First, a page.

Community Involvement and Demolition
Community relations should be part of any planned demolition activity. Community engagement is important for residential demolitions because they can involve management of harmful materials and they also present opportunities for site reuse.
EPA's goal is to provide an environment where all people enjoy the same degree of protection from environmental and health hazards and have equal access to the decision-making process to maintain a healthy environment.
Environmental Justice is the fair treatment and meaningful involvement of all people regardless of race, color, national origin, or income with respect to the development, implementation, and enforcement of environmental laws, regulations, and policies.
Fair treatment means that no group of people should bear a disproportionate share of the negative environmental consequences resulting from industrial, governmental and commercial operations or policies.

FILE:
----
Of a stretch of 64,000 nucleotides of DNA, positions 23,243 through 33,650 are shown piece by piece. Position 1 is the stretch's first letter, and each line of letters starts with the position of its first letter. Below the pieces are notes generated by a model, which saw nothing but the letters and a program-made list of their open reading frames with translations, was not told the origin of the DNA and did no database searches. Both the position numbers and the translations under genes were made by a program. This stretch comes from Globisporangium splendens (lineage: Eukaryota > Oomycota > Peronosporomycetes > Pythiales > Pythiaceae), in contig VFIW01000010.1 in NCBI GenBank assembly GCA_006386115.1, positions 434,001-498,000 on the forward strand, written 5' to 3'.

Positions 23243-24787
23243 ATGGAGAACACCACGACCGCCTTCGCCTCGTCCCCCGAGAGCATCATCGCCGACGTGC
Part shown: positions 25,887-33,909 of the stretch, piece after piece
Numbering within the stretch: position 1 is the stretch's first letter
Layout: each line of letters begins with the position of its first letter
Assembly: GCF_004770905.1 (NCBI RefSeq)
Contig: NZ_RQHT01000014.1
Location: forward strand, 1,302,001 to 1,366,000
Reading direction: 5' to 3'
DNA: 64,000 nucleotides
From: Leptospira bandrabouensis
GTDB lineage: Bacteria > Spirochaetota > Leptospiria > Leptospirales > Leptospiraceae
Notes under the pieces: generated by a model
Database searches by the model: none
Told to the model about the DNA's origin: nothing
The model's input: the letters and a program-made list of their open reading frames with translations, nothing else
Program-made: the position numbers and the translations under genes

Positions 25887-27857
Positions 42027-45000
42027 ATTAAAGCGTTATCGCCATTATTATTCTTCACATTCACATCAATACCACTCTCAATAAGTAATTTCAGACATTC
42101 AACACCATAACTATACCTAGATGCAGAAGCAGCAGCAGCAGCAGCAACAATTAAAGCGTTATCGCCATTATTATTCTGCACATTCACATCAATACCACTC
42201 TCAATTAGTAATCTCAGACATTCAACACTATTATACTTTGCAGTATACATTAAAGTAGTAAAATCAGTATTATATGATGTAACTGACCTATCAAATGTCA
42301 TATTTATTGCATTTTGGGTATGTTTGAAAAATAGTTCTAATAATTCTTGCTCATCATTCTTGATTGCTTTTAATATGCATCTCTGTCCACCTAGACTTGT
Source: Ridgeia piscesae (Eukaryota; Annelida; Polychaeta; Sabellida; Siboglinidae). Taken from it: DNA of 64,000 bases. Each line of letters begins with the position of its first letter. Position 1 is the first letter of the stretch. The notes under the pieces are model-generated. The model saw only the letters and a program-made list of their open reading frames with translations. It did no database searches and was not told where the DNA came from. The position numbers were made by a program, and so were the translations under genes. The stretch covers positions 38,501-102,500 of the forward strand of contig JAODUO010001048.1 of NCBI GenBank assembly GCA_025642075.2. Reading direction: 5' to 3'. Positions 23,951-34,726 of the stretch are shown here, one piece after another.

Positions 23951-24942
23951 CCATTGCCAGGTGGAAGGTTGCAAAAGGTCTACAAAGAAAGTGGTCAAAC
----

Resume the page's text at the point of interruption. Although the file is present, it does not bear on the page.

Meaningful involvement means that:
- people have an opportunity to participate in decisions about activities that may affect their environment and/or health
- the public’s contribution can influence the regulatory agency’s decision
- their concerns will be considered in the decision making process
- the decision makers seek out and facilitate the involvement of those potentially affected
You are not obligated to follow EPA’s environmental justice practices. However, you may want to look to EPA’s commitment to environmental justice when you address community involvement in the demolition process. The approach you choose should suit your community's unique needs.
- EPA’s Environmental Justice Program
- Public Participation Guide
- Demolition (from the Center for Community Progress) Exit
- Remaking America for the 21st Century - Reclaiming Vacant Properties - June 2012 conference
Managing the Message (PDF) (35 pp, 1.9 MB, About PDF) Exit
- Columbus Area Commissions Exit- Columbus, OH uses area commissions to act as a liaison between neighborhood groups, property owners, residents, developers and city officials.